Alpinist 14, Winter 2005 – 2006
Published 4 times per year
Web site: www.alpinist.com
The trouble with Chongo
FACES: GIULIO MALFER
While many of his peers died in the mountains, Naoe Sakashita keeps climbing, from K2 to Kanchenjunga. With any luck, his second life will be as fortunate as his first.
THE CLIMBING LIFE
Observations from the field.
First Ascent: Bonnie Prudden
Today, Bonnie’s Roof is one of the most popular routes in the Gunks, if not the country. But fifty years ago, the outcome was still very much uncertain.
Mountain Profile: Howser Towers
Soaring splitters, glacial approaches and an alpine ambiance characterize the Bugaboos, where some of the great walls of the world reside. Topher Donahue recounts the history of climbing on one of the greatest, while Jim McCarthy, Yvon Chouinard, Chris Jones, Jerry Gore and Cedar Wright recall their adventures on the shimmering grey granite of the Canadian Rockies.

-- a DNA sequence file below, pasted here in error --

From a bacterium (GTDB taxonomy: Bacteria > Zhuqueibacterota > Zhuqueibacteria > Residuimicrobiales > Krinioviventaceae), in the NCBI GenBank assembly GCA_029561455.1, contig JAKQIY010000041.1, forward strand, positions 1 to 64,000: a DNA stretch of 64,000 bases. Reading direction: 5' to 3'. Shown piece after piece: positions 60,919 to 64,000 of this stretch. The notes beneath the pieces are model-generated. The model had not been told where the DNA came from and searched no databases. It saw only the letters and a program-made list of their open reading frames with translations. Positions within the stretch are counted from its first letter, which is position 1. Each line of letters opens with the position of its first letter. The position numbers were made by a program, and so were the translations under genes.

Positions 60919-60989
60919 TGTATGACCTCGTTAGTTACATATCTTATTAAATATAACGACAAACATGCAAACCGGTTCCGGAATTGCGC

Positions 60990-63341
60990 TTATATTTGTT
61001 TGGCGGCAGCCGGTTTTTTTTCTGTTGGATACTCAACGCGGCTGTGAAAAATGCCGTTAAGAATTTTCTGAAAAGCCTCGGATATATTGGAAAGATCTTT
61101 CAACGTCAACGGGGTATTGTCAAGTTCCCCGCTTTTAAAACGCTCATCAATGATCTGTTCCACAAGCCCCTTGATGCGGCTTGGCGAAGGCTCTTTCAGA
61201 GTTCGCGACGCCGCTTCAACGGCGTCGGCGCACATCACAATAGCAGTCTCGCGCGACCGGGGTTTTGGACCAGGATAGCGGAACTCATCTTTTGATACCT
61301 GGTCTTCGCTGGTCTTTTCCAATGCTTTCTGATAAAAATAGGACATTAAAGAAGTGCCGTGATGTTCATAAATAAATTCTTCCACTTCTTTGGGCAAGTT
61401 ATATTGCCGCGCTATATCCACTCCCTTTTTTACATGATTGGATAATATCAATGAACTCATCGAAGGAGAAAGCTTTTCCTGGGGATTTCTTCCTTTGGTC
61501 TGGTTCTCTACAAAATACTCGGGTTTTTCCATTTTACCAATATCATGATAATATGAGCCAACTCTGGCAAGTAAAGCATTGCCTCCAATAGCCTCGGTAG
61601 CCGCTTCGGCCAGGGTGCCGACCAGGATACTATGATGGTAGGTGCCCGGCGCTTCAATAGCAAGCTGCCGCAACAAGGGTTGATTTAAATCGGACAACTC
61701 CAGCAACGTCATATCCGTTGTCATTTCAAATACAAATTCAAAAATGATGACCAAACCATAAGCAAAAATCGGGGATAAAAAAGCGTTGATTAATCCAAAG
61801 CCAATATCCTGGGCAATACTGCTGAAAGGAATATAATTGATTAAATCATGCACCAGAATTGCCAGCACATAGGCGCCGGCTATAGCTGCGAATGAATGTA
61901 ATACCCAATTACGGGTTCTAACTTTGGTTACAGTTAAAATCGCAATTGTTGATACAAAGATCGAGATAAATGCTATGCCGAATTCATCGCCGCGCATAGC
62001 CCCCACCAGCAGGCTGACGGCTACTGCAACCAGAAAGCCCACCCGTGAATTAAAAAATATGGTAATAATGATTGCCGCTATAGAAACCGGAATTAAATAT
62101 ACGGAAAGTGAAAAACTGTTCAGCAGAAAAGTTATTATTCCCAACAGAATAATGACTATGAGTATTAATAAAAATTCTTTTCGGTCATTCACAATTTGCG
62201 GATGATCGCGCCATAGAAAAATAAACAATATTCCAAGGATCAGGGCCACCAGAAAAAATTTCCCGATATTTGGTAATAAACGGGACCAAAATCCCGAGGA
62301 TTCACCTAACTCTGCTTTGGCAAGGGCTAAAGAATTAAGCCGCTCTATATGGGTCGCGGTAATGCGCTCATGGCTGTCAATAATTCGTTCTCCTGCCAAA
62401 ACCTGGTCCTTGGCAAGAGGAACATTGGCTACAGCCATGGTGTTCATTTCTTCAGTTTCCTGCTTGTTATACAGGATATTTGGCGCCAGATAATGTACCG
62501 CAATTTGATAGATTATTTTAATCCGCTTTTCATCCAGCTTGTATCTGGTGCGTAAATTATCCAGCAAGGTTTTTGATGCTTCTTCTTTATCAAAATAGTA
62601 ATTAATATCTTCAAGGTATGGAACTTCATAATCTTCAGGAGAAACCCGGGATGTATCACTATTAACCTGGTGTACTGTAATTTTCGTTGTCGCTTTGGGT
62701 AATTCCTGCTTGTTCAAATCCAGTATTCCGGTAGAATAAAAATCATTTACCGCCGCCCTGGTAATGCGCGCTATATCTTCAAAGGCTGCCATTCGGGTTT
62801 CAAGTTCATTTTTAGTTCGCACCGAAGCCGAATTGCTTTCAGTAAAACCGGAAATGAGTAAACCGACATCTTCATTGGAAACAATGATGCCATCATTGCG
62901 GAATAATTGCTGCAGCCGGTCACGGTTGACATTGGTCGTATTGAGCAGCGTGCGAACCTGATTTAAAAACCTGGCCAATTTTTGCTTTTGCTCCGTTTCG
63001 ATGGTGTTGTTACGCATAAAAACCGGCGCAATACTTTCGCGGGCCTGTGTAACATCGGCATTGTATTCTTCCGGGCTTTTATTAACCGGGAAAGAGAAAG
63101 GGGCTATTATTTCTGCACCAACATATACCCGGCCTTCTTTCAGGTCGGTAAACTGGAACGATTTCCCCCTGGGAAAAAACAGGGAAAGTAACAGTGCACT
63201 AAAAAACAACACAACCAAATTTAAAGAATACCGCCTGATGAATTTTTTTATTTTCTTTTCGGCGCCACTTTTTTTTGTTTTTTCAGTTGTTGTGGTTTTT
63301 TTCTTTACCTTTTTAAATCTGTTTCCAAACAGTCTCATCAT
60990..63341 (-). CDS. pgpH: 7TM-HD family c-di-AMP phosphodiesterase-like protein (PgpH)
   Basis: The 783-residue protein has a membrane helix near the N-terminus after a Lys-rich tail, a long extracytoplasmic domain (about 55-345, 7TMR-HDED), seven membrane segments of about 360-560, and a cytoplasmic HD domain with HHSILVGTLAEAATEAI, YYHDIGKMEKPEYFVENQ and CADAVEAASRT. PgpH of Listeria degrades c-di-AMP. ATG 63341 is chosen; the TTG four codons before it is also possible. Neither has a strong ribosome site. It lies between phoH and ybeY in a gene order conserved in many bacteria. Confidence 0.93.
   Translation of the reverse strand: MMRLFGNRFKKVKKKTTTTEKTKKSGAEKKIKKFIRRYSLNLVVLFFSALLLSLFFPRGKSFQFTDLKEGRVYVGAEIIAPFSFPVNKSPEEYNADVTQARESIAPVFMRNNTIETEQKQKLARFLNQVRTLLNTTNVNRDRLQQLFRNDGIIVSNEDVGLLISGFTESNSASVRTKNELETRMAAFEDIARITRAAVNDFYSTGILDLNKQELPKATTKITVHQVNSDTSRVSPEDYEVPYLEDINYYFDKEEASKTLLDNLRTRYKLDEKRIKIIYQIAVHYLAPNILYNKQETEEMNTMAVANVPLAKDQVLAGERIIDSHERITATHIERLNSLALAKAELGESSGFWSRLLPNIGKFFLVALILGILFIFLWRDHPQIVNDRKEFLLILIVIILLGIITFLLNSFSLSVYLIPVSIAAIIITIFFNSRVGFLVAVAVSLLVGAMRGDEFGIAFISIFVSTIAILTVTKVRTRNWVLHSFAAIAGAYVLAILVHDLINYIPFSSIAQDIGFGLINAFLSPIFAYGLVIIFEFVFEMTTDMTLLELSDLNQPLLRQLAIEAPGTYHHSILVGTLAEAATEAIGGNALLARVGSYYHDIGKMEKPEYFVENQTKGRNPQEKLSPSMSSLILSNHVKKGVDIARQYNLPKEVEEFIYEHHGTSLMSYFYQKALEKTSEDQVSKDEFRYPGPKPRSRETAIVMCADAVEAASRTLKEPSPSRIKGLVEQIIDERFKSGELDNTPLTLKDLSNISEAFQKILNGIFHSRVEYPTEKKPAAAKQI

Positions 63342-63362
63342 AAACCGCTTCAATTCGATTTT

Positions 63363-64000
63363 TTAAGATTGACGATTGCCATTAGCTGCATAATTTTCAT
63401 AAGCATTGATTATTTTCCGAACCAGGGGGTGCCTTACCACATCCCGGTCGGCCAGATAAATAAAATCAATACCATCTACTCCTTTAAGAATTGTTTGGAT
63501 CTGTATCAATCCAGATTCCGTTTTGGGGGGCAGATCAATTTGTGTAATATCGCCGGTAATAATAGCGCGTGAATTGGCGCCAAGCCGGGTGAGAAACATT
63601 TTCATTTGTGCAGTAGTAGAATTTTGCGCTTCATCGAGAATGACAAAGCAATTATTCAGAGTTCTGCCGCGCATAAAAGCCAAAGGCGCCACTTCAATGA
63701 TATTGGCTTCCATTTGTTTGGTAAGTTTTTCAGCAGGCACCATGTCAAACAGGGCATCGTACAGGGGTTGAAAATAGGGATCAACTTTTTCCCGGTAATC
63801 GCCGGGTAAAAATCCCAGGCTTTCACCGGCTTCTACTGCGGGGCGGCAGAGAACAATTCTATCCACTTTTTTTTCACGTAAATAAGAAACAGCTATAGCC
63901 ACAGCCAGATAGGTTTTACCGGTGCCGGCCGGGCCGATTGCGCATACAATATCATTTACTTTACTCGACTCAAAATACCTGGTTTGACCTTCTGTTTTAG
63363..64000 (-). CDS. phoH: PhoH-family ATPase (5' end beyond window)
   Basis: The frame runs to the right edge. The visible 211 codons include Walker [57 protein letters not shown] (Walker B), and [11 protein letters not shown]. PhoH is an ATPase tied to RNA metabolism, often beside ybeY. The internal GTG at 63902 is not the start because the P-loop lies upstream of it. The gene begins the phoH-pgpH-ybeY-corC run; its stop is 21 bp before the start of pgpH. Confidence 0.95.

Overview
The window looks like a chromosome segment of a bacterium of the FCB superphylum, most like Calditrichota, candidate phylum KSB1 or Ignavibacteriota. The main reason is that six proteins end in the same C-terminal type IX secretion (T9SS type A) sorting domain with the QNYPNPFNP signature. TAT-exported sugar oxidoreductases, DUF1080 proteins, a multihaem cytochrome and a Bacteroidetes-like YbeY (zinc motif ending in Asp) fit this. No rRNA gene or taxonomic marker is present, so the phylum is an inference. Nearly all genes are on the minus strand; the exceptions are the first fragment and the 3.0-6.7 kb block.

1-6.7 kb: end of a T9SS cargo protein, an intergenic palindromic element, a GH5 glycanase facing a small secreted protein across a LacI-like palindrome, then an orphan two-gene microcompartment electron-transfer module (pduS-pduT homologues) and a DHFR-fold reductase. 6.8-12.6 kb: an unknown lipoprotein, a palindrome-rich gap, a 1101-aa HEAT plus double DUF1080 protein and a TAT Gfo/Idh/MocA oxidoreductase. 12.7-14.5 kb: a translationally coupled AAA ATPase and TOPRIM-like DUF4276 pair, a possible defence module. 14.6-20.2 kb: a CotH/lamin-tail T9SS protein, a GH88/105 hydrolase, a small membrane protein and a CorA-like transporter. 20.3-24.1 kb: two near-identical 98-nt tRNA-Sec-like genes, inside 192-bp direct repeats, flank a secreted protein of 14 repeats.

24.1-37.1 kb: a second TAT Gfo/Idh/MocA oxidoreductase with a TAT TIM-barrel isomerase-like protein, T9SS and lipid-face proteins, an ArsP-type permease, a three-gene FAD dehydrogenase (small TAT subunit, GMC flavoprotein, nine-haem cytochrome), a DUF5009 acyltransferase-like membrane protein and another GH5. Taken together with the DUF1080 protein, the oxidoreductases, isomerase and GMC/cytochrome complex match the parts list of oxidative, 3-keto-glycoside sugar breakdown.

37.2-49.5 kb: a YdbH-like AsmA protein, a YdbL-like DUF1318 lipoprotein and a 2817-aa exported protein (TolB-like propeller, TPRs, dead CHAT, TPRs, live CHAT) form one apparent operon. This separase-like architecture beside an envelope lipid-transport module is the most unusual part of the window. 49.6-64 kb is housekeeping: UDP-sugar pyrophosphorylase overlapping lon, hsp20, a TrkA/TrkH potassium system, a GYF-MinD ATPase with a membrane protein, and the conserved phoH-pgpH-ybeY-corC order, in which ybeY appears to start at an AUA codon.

by Topher Donahue
The tepuis of Venezuela have drawn adventurers for more than 500 years. When a husband-and-wife team go prospecting for big wall treasure, they find themselves part of a long-standing legacy. by John Arran
Free Solo: Alex Huber
Paul Preuss and Hermann Buhl both practiced the art of free soloing. A relatively recent newcomer to the discipline discusses their influence on his own pursuits above the void.
The Revision of History
As mountains such as K2, Nanga Parbat, Annapurna and Broad Peak celebrate their fifty-year anniversaries, their histories are being revised, sometimes by pundits who had nothing to do with the first ascents. How valid is the revision of history when it comes to our climbing?
by Samantha Sacks
The Rat Diaries
The red book was, to a young climbing artist, a literal blank book of possibility. The genesis of the rat diaries – and of a cartoonist whose work has captured the absurdities of climbing for a generation.
by Tami Knight
A Climber’s Tale: Jean-Christophe Lafaille
Inauspicious beginnings in the Himalaya have not dissuaded France’s smallest alpinist from achieving the greatest things. For one climber, no more Annapurnas has finally taken on new meaning.
New routes, May 16-August 15, 2005.
Tidal Rhythmites, Big Cottonwood Canyon.
by Julie Paegle